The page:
A quick shout-out to San Francisco as home to my favorite bicycle.

We were a little behind schedule, so after one last beautiful stretch on Highway One, we hitchhiked and then rode in the back of a pickup truck in order to make it to our event at the (2) in LA. We didn’t expect to find a great bicycle community in LA, famous for its car culture and traffic, but we were pleasantly surprised. This rad bike co-op hosts a monthly Bitchin’ Kitchen women-only bike-repair night, only one of many ways that the bicycle community in LA comes together.

We ended our trip in LA just as the Occupy movement there was at its height. We camped on the front lawn of City Hall next to passionate protesters, hosted workshops on the front steps, and gave away the last of our cups.

When we were planning this trip, many people cautioned us in various ways: “Shouldn’t you have a guy with you?”; “You know, traveling alone is more dangerous now than in the ’60s”; or “Bicycling is the most dangerous form of transportation.” It’s true: We were female bodies exposed to the elements, traffic, the male gaze, and other unforeseen dangers with no one to protect us. It was a powerful experience not to be controlled by those fears, but rather to trust my own discernment and ability.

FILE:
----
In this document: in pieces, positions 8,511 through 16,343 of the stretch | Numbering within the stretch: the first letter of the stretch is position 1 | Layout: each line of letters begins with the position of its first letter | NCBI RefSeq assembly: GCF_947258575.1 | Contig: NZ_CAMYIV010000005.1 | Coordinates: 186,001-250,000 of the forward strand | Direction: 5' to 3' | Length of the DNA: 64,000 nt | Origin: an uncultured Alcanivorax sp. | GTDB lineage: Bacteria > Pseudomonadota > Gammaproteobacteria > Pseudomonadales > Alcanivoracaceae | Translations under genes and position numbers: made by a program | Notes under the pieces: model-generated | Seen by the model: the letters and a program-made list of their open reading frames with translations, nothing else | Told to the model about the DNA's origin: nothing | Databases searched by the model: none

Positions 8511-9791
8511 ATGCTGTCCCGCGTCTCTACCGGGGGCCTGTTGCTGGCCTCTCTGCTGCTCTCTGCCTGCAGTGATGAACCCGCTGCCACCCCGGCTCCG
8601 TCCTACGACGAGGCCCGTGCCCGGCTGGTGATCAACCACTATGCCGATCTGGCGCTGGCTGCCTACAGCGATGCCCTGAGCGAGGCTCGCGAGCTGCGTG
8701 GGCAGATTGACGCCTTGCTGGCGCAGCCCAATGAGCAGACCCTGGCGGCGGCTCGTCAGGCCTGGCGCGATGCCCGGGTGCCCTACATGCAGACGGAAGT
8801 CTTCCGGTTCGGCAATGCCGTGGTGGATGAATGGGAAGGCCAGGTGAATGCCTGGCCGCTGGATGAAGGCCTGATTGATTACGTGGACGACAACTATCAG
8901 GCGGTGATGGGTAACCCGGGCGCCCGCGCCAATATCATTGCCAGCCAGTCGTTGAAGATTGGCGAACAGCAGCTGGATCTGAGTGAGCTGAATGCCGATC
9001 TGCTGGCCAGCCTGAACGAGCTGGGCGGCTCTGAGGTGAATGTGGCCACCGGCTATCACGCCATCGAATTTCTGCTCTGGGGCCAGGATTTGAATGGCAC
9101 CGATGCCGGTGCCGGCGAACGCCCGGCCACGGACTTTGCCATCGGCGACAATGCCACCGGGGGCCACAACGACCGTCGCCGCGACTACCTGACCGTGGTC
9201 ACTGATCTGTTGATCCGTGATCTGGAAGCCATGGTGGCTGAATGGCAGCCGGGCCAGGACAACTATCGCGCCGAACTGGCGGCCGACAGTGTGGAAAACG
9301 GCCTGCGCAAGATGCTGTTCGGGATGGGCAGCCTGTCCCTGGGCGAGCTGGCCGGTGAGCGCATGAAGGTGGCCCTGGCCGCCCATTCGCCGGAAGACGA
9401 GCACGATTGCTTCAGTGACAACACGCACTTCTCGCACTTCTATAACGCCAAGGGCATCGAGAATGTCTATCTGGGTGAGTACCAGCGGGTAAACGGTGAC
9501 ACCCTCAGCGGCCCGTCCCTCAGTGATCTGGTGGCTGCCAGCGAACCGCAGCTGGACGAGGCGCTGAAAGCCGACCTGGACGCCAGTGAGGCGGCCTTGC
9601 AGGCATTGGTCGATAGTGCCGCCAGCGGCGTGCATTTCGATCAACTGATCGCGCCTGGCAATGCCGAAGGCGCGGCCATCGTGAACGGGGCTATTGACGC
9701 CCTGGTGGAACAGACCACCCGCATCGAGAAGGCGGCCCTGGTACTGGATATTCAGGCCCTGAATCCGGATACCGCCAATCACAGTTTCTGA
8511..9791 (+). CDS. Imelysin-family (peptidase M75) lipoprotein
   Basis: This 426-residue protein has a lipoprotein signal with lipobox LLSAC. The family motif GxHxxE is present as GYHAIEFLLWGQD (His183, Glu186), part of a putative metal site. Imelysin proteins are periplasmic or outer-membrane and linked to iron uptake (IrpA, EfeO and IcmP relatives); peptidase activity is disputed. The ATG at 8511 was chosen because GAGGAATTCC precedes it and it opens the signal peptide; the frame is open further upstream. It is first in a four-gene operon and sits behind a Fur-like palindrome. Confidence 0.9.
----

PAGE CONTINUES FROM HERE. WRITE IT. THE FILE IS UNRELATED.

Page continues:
Since 2011, Sustainable Cycles has hosted four more cross-country bicycle trips. Riders have collectively covered more than 22,000 miles, given away almost 2,000 menstrual cups, and hosted workshops throughout the United States and Mexico. In 2015, seven women rode three different routes across the country, all converging at the Society for Menstrual Cycle Research Conference in Boston in June. Now, Sustainable Cycles is run by me, Toni Craige, and Rachel Horn (a menstrual-cycle and bicycle activist based in Los Angeles).

We are excited to be planning trips for Spring 2017 in collaboration with the (3). If you or someone you know might be interested in going on a tour, write to and introduce yourself!

*Sarah Konner is a Brooklyn-based dance-artist, menstrual-cycle activist, and co-founder of* (4).